Taylor Pyles is a child abuse survivor and the founder of The Blue Ribbon Project. He has been a police officer with Annapolis Police Department for over a decade and is assigned as a Detective in the Criminal Investigations Section. When not working, you'll find him spending time with his family and out enjoying the countryside on two wheels.
While this book doesn't fall in-line with Child Abuse, it does tell a remarkable story about SURVIVAL after a trauma. This book also hits somewhat close to home as I both live and work in the city in which this happened. When I first joined Annapolis Police, I did not know Jennifer Wheately-Wolf. In 2010, I heard the rumblings of a "cold case". I then began looking into the case. I discovered that some of my co-workers had worked this case.
You see, back in 1988, Jennifer Wheatley-Wolf became the victim of one of the most serious crimes imaginable. For many years, the person responsible had walked free from prosecution....until a fingerprint hit came back in 2010 and the case moved full steam ahead. It wasn't until things were in motion that I had the opportunity to meet Jennifer and see the outcome of the case. It was Jennifer's book that helped me continue my growth as a survivor and not a victim. It is for this reason, I feel her book is important, even for survivors of child abuse. Jennifer has also been a huge supporter of this website and our mission in helping others.Please check out her book...you will not regret it!
As we matured into adulthood, the whole process of growing up and making a life of our own entailed a great deal of new responsibility. Letâs face it, nobody wants to deal with the chores of daily living, among the most dreaded and overlooked being management of oneâs finances. We all love money, thatâs what we all work so hard for, to earn money and save and spend it as we see fit. Unfortunately, earning money also entails keeping track of your expenditures in order to be fully aware of how much money you have to spend, and how much youâve socked away for the future or a ârainy day.â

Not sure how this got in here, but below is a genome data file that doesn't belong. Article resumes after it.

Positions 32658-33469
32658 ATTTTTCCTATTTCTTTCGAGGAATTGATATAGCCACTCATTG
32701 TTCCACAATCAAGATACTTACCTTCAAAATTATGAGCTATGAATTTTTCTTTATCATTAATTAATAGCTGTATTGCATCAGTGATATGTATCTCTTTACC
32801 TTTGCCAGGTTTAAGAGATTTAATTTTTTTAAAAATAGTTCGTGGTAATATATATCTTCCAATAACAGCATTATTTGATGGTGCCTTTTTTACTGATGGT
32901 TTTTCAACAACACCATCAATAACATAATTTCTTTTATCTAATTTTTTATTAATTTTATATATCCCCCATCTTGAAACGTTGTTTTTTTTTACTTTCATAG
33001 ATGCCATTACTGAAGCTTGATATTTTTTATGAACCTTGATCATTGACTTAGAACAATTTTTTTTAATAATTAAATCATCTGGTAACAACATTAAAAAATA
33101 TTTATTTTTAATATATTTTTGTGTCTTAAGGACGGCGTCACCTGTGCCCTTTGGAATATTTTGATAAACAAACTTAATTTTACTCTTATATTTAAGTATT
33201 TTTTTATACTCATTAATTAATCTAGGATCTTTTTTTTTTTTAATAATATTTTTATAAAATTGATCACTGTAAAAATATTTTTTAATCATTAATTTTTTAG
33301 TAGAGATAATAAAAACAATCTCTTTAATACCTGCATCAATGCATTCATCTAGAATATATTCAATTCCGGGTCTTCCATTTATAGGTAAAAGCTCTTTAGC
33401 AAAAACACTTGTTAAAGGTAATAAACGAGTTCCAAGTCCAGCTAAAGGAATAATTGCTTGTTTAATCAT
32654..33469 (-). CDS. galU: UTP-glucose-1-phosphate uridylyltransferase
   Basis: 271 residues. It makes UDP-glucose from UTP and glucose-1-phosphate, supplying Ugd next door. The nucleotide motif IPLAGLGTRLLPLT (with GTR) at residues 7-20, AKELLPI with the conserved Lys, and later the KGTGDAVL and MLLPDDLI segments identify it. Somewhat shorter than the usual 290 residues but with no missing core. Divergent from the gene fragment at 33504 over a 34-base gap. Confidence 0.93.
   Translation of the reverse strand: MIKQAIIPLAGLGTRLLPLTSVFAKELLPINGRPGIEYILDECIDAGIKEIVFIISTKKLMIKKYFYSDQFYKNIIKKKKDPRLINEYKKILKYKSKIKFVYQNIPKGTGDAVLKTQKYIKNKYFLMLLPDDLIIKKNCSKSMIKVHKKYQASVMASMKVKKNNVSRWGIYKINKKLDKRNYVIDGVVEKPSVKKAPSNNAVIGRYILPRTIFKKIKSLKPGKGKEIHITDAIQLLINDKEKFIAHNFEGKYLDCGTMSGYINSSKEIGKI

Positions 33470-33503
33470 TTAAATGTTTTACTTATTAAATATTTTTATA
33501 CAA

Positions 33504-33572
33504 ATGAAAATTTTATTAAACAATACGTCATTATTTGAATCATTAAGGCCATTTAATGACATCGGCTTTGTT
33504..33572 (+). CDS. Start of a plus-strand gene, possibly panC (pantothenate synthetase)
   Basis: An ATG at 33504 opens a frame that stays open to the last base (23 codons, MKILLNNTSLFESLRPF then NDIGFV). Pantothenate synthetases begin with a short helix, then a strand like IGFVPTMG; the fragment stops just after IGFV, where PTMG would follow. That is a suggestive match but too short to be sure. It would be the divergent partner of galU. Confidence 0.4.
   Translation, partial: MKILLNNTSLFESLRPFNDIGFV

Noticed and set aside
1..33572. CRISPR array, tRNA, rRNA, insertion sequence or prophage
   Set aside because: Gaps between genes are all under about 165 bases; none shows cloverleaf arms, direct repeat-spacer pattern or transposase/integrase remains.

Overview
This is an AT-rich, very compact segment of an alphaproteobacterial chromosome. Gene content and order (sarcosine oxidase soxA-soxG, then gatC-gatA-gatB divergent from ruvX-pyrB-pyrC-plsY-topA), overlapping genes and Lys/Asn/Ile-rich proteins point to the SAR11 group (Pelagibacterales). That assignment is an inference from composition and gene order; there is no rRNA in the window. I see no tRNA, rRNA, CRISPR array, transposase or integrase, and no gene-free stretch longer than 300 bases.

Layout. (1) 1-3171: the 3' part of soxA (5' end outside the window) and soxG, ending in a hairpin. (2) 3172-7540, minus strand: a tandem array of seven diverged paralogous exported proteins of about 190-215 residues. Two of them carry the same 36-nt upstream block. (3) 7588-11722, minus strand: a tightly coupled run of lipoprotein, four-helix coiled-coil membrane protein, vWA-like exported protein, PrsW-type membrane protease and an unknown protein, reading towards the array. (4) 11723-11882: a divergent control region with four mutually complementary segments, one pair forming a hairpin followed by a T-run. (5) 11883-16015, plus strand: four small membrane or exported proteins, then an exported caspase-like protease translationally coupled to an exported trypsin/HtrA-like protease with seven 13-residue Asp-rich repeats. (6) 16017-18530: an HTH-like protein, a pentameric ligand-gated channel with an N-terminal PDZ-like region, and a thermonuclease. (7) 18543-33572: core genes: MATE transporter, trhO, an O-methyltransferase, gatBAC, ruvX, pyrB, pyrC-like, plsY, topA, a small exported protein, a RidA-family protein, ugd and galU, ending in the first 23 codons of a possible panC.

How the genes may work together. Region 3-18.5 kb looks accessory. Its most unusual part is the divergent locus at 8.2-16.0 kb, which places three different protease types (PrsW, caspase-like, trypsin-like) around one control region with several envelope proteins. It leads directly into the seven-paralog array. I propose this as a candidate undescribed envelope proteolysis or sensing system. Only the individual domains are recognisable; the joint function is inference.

Carrying yourself with Dignity and Respect is somewhat of an acquired skill and will take time. Take a moment and think about what your goals are and any mission you may be on. What I want to stress to you is this is not some lesson on prim and proper snobby rich folk technique...It's not about that. It's about the impression you make on people.
Child Maltreatment: Definitions
Any act or series of acts of commission or omission by a parent or other caregiver (e.g., clergy, coach, teacher) that results in harm, potential for harm, or threat of harm to a child.
Child maltreatment includes all types of abuse and neglect of a child under the age of 18 by a parent, caregiver, or another person in a custodial role (e.g., clergy, coach, teacher). There are four common Types ofabuse.
Having had a personal opportunity to speak with Ms. Liles after all this time, she shared `Florida's Child' - Bradley McGee's life story with C. Bailey-Lloyd. In her heartfelt words, she explained how she still advocates child abuse prevention, and still follows the case of Sheryl Coe, Bradley's biological mother. Today, we revisit Bradley's brief time on earth.
When humans are young, their world often revolves around their parents. Parents are the source of safety and security, of love and understanding, of nurturance and support. A child experiencing abuse develops strategies, which become coping mechanisms which enable day-to-day functioning, but yet help the child detach from the emotional and physical pain of events, especially when abuse continues over a long period of time (Henderson, 2006).
The prevalence of child sexual abuse is difficult to determine because it is often not reported; experts agree that the incidence is far greater than what is reported to authorities. CSA is also not uniformly defined, so statistics may vary. Statistics below represent some of the research done on child sexual abuse.
The following discusses signs of possible physical abuse. While much of this information can be valuable to all first responders, some of it may be beyond the experience of first responders who do not have an extensive medical background.
The definition of Child Abuse varies from state to state. Many states use Federal Law as a guideline when it comes to definitions.
The Federal Child Abuse Prevention and Treatment Act (CAPTA), (42 U.S.C.A. 5106g), as amended by the Keeping Children and Families Safe Act of 2003, defines child abuse and neglect as, at minimum: